Claire of Anggargoon is back from her planned hiatus (as I am back from my unplanned one), and her first post after the “I’m back” announcement was to this “online exhibition” of Ancient Manuscripts from the Desert Libraries of Timbuktu. The images themselves are beautiful, and the accompanying descriptions give a sense of the variety of the libraries’ holdings. I found particularly interesting Ahmad al-Bakayi ibn Sayyid Muhammad ibn Sayyid al-Mukhtar al-Kunti’s nineteenth-century [thanks, Levana!] Jawab Ahmad al-Bakayi ala Risalat Amir al-Mu’minin Ahmad al-Masini (The Response of Ahmad al-Bakayi to the Letter of Amir Ahmad, Ruler of Massinah):

This document is a reply to the ruler of Massinah [usually spelled Macina–LH], Amir Ahmad, who ordered the arrest of a German traveler, Heinrich Bart[h], suspected of spying for the British. The author of the reply cites Islamic law as making the arrest illegal and declines to obey the amir. The scholar states that a non-Muslim entering the domain of Muslims in peace is protected and may not be arrested, have his property confiscated, or to be otherwise hindered.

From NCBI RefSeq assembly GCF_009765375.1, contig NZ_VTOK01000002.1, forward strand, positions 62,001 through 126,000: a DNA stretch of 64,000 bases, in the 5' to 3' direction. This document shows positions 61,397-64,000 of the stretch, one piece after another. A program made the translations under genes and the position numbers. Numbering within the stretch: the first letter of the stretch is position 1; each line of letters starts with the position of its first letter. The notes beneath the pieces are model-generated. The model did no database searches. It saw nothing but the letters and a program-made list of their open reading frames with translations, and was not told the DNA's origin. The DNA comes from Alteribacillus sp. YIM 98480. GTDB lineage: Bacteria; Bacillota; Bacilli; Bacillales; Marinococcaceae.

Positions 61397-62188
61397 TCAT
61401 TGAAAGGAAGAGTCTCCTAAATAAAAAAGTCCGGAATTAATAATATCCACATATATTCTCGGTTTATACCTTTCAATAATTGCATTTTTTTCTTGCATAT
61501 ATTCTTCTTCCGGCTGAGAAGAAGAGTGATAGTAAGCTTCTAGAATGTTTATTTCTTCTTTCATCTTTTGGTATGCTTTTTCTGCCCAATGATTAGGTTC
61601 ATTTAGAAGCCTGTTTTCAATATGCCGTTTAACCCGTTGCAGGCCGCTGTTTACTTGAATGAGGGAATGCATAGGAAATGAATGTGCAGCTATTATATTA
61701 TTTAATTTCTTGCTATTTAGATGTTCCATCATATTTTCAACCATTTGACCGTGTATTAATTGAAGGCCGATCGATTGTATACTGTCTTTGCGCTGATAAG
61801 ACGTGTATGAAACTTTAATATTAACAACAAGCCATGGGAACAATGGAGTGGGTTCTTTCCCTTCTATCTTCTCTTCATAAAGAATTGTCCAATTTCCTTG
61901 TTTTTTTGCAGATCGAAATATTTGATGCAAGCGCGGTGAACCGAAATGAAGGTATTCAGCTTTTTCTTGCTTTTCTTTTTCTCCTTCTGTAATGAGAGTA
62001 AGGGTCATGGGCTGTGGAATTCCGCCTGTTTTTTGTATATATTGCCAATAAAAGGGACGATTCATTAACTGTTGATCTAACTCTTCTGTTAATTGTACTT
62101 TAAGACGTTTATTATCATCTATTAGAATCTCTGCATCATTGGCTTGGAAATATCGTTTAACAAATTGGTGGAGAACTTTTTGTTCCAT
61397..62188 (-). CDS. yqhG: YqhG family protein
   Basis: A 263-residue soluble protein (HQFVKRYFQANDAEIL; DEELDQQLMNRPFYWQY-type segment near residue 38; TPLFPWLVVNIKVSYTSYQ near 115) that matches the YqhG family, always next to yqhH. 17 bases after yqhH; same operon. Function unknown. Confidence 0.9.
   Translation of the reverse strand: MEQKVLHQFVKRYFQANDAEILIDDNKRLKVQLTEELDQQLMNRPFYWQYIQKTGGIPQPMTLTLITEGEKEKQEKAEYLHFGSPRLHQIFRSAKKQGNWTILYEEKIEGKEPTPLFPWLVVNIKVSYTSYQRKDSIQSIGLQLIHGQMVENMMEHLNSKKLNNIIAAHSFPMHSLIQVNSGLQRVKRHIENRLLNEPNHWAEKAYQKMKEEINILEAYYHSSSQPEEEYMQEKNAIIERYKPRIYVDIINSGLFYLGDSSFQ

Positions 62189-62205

Welcome back, Claire!
Addendum. I just realized I’ve already posted this. Oh well, it was almost three years ago; consider it an oldie but goodie.


  1. Is it bad that I initially thought you were receiving these on your mobile phone?

  2. Laura, you’re not the only one. I thought this was going to be analysis of textspeak as it occurs in Timbuktu. 🙂

  3. Levana Taylor says

    Hm, what an interesting coincidence, since I happen to have Heinrich Barth’s account of his travels sitting next to me. (He spelled his name Barth, not Bart, and his journey through Africa took place 1849-1855, not ‘eighteenth century’ as the exhibition text says.) However, I can’t find a mention of the incident in question, since the book lacks an index. I’ll post again if I find it.

  4. Thanks! I’ll add corrections to the entry.

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